In Germany, Europe's economic powerhouse, gross domestic product (GDP) expanded by 0.1 percent in the period from July to September, after shrinking by 0.1 percent in the preceding three months, the federal statistics office said.
And in Paris, a preliminary estimate by the INSEE agency showed the French economy grew by 0.3 percent in the third quarter, following a contraction of 0.1 percent in the second quarter.
Since recession is technically defined as two consecutive quarters of falling GDP, both France and Germany avoided a new recession.
In Germany's case, positive impulses came primarily from private households, which ramped up their spending strongly, Destatis said.
In addition, foreign trade also provided a support for the economy, with exports rising more strongly than imports, the statement said.
On the negative side, investment declined, particularly in equipment, and construction investment also slipped marginally.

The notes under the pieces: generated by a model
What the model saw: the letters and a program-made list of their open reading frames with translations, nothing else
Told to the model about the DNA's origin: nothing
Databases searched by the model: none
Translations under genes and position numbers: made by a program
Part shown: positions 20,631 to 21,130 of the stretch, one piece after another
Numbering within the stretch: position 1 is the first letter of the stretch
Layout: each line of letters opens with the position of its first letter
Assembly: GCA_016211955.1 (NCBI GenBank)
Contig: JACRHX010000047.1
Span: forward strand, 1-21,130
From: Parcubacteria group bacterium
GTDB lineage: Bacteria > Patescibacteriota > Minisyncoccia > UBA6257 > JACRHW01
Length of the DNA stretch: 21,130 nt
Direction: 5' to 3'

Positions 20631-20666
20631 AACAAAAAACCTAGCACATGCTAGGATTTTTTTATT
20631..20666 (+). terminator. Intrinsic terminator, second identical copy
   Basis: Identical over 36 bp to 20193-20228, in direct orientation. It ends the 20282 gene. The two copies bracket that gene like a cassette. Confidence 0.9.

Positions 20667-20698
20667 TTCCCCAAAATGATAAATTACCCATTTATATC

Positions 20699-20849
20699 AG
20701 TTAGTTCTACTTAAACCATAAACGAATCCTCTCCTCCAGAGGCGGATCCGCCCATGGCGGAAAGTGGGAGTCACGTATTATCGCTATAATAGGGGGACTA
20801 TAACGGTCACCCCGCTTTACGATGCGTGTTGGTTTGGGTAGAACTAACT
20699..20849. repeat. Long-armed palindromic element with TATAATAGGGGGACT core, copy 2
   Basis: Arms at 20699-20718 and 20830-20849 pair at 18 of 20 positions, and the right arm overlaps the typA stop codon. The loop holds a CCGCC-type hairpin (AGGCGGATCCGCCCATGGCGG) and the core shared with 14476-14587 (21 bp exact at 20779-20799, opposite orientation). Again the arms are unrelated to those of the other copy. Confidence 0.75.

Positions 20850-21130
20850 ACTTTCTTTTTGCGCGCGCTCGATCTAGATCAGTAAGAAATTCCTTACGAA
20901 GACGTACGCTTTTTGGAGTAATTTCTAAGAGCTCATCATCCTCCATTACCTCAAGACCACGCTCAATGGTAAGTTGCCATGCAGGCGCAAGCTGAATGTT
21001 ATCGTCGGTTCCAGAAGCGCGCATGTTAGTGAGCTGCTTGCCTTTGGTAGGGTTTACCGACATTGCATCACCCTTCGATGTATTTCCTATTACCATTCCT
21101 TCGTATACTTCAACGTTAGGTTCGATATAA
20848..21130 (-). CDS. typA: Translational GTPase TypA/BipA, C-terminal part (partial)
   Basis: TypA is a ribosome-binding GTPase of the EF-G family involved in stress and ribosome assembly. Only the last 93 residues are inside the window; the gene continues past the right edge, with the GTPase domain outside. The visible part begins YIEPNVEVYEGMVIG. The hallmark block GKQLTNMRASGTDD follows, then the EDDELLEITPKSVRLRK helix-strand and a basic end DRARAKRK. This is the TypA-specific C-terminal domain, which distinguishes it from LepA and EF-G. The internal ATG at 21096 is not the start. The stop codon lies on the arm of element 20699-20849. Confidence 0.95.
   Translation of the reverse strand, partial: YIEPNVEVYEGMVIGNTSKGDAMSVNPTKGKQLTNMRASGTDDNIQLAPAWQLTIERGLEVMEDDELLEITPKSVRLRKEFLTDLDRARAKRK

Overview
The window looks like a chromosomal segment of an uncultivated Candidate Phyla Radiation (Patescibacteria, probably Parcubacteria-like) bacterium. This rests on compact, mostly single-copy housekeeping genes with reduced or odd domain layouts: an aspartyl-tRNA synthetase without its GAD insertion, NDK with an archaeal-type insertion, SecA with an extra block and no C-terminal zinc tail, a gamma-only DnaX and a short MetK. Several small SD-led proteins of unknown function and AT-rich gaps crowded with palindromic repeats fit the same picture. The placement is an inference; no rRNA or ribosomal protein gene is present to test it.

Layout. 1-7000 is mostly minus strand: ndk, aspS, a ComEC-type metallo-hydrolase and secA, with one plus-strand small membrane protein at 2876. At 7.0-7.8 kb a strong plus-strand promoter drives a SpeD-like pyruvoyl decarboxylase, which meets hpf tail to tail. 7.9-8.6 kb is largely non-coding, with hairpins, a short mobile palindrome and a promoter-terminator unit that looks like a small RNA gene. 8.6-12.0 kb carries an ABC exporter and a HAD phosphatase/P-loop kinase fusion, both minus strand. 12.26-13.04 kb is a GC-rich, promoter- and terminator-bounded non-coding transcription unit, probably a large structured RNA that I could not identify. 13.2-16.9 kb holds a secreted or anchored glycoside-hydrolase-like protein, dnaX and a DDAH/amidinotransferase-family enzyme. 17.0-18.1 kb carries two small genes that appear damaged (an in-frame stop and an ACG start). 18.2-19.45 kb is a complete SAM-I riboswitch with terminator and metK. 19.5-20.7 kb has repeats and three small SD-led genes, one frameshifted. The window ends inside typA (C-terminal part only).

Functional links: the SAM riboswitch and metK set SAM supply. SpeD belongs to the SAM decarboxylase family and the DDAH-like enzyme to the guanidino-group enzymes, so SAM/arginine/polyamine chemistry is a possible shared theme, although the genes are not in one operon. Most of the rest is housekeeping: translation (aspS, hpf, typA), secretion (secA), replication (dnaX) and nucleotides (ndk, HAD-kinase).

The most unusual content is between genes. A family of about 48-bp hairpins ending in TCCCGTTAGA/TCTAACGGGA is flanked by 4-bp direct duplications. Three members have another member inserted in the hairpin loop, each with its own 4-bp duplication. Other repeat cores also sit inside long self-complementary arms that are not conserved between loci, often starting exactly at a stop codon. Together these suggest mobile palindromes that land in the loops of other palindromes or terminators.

A detailed breakdown of the different GDP components will be published on November 25th, Destatis said.
In Paris, France's Finance Minister Michel Sapin said the French data confirmed the government's forecast of 0.4 percent growth for the full year.
"Economic activity has picked up slightly but remains too weak to ensure the job creation our country needs," Sapin said in a statement.
With growth in both countries still very modest, however, analysts were cautious about the outlook.
"Almost all the glamour of the second German 'Wirtschaftswunder' (economic miracle) seems to be gone," said ING DiBa economist Carsten Brzeski.
Data for the wider eurozone was scheduled for release later on Friday and the chances are that it will show that Germany underperformed in comparison with the rest of the region, the expert said.
"Since early 2013 the German economy has grown by an average of 0.2 percent quarter-on-quarter each quarter, making the eurozone's powerhouse rather a one-eyed king in the land of the blind than an economic superman," he said.
Brzeski attributed the German weakness to problems in key trading partner countries such as China, France and Italy. But uncertainty stemming from the ongoing Ukrainian crisis was also another key factor, he said.
"In our view, the German economy is nowhere near any abyss. However, complacency or any trace of high-handedness would be misplaced. The trend of the last quarters signals that the German economy could use a new reform impulse rather sooner than later," he concluded.